Yamadamshtra, aka: Yamadamṣṭra, Yama-damshtra; 3 Definition(s)

Introduction

Yamadamshtra means something in Hinduism, Sanskrit, Marathi. If you want to know the exact meaning, history, etymology or English translation of this term then check out the descriptions on this page. Add your comment or reference to a book if you want to contribute to this summary article.

The Sanskrit term Yamadamṣṭra can be transliterated into English as Yamadamstra or Yamadamshtra, using the IAST transliteration scheme (?).

In Hinduism

Katha (narrative stories)

1) Yamadamṣṭra (यमदम्ष्ट्र) is a name of the chief of the Asuras, during the battle with the gods, according to the Kathāsaritsāgara, chapter 9. And in chapter 42 there is mention of a rākṣasa king named Yamadaṃṣṭraka, who occupied the city known as Śailapura after devouring its previous king Vīrabhuja.

2) Yamadamṣṭra (यमदम्ष्ट्र) is the name of a rākṣaka whose arm was cut off by Vidūṣaka at Pauṇḍravardhana, according to the Kathāsaritsāgara, chapter 18. Their story was told by Udayana (king of Vatsa) in order to demonstratrate to his ministers that a brave man by himself without any support obtains prosperity.

The Kathāsaritsāgara (‘ocean of streams of story’), mentioning Yamadamṣṭra, is a famous Sanskrit epic story revolving around prince Naravāhanadatta and his quest to become the emperor of the vidyādharas (celestial beings). The work is said to have been an adaptation of Guṇāḍhya’s Bṛhatkathā consisting of 100,000 verses, which in turn is part of a larger work containing 700,000 verses.

(Source): Wisdom Library: Kathāsaritsāgara
Katha book cover
context information

Katha (कथा, kathā) refers to narrative Sanskrit literature often inspired from epic legendry (itihasa) and poetry (mahākāvya). Some Kathas reflect socio-political instructions for the King while others remind the reader of important historical event and exploits of the Gods, Heroes and Sages.

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Languages of India and abroad

Marathi-English dictionary

yamadaṃṣṭrā (यमदंष्ट्रा).—f (S) pop. yamadāḍha f The jaw-tooth of Yama. A common term for the days of the period comprising the last eight days of ashwin and the whole month of Kartik. As the word is used plurally it expresses that whole period. It is so called because it is a period of general sickness. yamācyā dāḍhēnta asaṇēṃ-paḍaṇēṃ-sāmpaḍaṇēṃ-jāṇēṃ To be in, fall into, or be caught in the jaws of Death, lit.: also, figuratively, to be under or fall under some great tormentor or great trouble. yamācyā dāḍhēnta ghālaṇēṃ-ṭākaṇēṃ &c. To cast into &c.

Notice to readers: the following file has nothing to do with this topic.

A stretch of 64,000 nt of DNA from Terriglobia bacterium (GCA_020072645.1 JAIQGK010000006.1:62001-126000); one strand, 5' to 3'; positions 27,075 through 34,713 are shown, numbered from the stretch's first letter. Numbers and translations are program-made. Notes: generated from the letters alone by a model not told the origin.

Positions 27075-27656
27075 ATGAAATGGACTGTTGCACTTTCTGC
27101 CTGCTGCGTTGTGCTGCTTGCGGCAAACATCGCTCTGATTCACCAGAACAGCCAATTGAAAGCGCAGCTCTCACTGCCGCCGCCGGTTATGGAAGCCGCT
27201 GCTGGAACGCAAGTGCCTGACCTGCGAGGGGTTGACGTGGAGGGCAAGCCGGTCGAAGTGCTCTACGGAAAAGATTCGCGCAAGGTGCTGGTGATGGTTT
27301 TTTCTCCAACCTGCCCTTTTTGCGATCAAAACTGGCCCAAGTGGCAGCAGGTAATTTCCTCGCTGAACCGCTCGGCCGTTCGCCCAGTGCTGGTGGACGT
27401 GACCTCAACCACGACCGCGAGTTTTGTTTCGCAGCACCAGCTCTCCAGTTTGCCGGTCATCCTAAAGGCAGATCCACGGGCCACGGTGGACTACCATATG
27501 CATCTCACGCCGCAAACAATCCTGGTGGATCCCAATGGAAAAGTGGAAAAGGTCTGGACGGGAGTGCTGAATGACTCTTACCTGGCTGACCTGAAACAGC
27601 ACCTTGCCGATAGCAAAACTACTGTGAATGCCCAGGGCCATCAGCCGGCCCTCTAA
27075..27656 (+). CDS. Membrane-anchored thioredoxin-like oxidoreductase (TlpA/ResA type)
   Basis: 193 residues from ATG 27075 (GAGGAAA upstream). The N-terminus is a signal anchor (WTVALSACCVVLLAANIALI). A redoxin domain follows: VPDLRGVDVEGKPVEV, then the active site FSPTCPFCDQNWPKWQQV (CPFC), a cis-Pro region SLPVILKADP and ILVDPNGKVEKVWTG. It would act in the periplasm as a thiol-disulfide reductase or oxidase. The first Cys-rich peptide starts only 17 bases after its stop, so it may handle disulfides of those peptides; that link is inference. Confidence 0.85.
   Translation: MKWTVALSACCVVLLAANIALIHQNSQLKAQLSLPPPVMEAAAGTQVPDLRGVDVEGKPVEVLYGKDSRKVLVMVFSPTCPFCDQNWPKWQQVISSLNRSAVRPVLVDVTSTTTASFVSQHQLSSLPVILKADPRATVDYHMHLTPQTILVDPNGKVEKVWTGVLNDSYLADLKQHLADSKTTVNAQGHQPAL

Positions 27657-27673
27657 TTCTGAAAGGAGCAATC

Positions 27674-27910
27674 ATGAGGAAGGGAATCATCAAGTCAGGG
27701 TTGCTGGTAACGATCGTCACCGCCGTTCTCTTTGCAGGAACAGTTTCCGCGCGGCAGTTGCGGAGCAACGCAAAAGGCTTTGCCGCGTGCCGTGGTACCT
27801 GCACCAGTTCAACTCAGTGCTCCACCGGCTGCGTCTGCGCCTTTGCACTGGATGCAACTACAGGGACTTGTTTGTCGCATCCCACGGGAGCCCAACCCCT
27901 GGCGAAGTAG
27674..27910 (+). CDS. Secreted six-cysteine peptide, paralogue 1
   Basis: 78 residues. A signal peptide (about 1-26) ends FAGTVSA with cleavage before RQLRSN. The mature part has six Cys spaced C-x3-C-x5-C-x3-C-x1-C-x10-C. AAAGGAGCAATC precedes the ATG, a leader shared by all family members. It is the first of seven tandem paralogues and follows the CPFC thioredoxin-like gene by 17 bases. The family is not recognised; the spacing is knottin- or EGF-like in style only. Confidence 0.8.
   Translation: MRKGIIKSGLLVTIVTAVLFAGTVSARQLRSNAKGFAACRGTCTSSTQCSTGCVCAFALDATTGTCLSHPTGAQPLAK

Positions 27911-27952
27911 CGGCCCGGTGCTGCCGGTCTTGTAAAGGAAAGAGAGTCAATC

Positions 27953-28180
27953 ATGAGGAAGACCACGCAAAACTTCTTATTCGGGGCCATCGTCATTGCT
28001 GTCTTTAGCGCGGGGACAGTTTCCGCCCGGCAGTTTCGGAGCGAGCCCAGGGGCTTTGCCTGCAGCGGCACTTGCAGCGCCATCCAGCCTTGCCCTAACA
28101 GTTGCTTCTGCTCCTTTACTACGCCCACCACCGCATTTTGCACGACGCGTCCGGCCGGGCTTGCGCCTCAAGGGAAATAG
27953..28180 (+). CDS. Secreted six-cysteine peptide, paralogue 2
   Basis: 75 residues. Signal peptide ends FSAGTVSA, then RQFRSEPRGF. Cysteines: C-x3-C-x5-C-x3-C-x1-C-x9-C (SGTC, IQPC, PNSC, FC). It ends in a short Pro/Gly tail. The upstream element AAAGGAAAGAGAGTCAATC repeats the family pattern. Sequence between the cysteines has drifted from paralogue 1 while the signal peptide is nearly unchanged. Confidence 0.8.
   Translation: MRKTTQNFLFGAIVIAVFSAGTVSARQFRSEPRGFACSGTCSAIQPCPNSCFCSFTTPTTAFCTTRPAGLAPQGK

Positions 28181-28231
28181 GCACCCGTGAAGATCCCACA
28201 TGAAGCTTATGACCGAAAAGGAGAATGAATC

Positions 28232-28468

(Source): DDSA: The Molesworth Marathi and English Dictionary
context information

Marathi is an Indo-European language having over 70 million native speakers people in (predominantly) Maharashtra India. Marathi, like many other Indo-Aryan languages, evolved from early forms of Prakrit, which itself is a subset of Sanskrit, one of the most ancient languages of the world.

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Sanskrit-English dictionary

Yamadaṃṣṭrā (यमदंष्ट्रा).—'Yama's tooth', the jaws of death.

-ṣṭrāḥ pl.) the last eight days of the month Aśvina and the whole of Kārtika (regarded as a period of general sickness).

Yamadaṃṣṭrā is a Sanskrit compound consisting of the terms yama and daṃṣṭrā (दंष्ट्रा).

(Source): DDSA: The practical Sanskrit-English dictionary
context information

Sanskrit, also spelled संस्कृतम् (saṃskṛtam), is an ancient language of India commonly seen as the grandmother of the Indo-European language family. Closely allied with Prakrit and Pali, Sanskrit is more exhaustive in both grammar and terms and has the most extensive collection of literature in the world, greatly surpassing its sister-languages Greek and Latin.

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Relevant definitions

Search found 581 related definition(s) that might help you understand this better. Below you will find the 15 most relevant articles:

Yama
Yama (यम) refers to a deity that was once worshipped in ancient Kashmir (Kaśmīra) according to ...
Pranayama
Prāṇāyāma (प्राणायाम, “breath control”) refers to one of the six members (aṅga) of the Ṣaḍaṅgay...
Yamaduta
Yamadūta (यमदूत).—One of the Brahmavādī sons of Viśvāmitra. (Mahābhārata Anuśāsana Parva, Chapt...
Yamantaka
Yamāntaka (यमान्तक).—an epithet of 1) Śiva. 2) of Yama. Derivable forms: yamāntakaḥ (यमान्तकः)....
Yamayatana
Yamayātanā (यमयातना).—the tortures inflicted by Yama upon sinners after death, (the word is som...
Damshtra
Daṃṣṭrā (दंष्ट्रा).—[daṃś-ṣṭran ṭāp] A large tooth, tusk, fang; Rām. 2.7.2; प्रसह्य मणिमुद्धरेन...
Yamadanda
yamadaṇḍa (यमदंड).—m (S) The punishment inflicted upon sinners by Yama.
Vajradamshtra
1) Vajradaṃṣṭra (वज्रदंष्ट्र).—A ferocious giant who was a follower of Rāvaṇa. In Vālmīki Rāmāy...
Mahadamshtra
Mahādaṃṣṭra (महादंष्ट्र) is a name mentioned in the Mahābhārata (cf. IX.44.95, IX.44.97) and r...
Tikshnadamshtra
Tīkṣṇadaṃṣṭra (तीक्ष्णदंष्ट्र) is a name mentioned in the Mahābhārata (cf. XIV.8.21, XIV.8) an...
Yamapurusha
Yamapuruṣa (यमपुरुष).—Yama's servant or minister. Derivable forms: yamapuruṣaḥ (यमपुरुषः).Yamap...
Yamavrata
Yamavrata (यमव्रत).—1) an observance or vow made to Yama. 2) an impartial punishment (as given ...
Yamakinkara
Yamakiṅkara (यमकिङ्कर).—a messenger of death. Derivable forms: yamakiṅkaraḥ (यमकिङ्करः).Yamakiṅ...
Yamaghanta
Yamaghaṇṭa (यमघण्ट) or Yamaghaṇṭatantra refers to one of the twenty Bhūtatantras, belonging to ...
Shukladamshtra
Śukladaṃṣṭra (शुक्लदंष्ट्र) refers to “white canine teeth” and represents the fifty-fifth of th...

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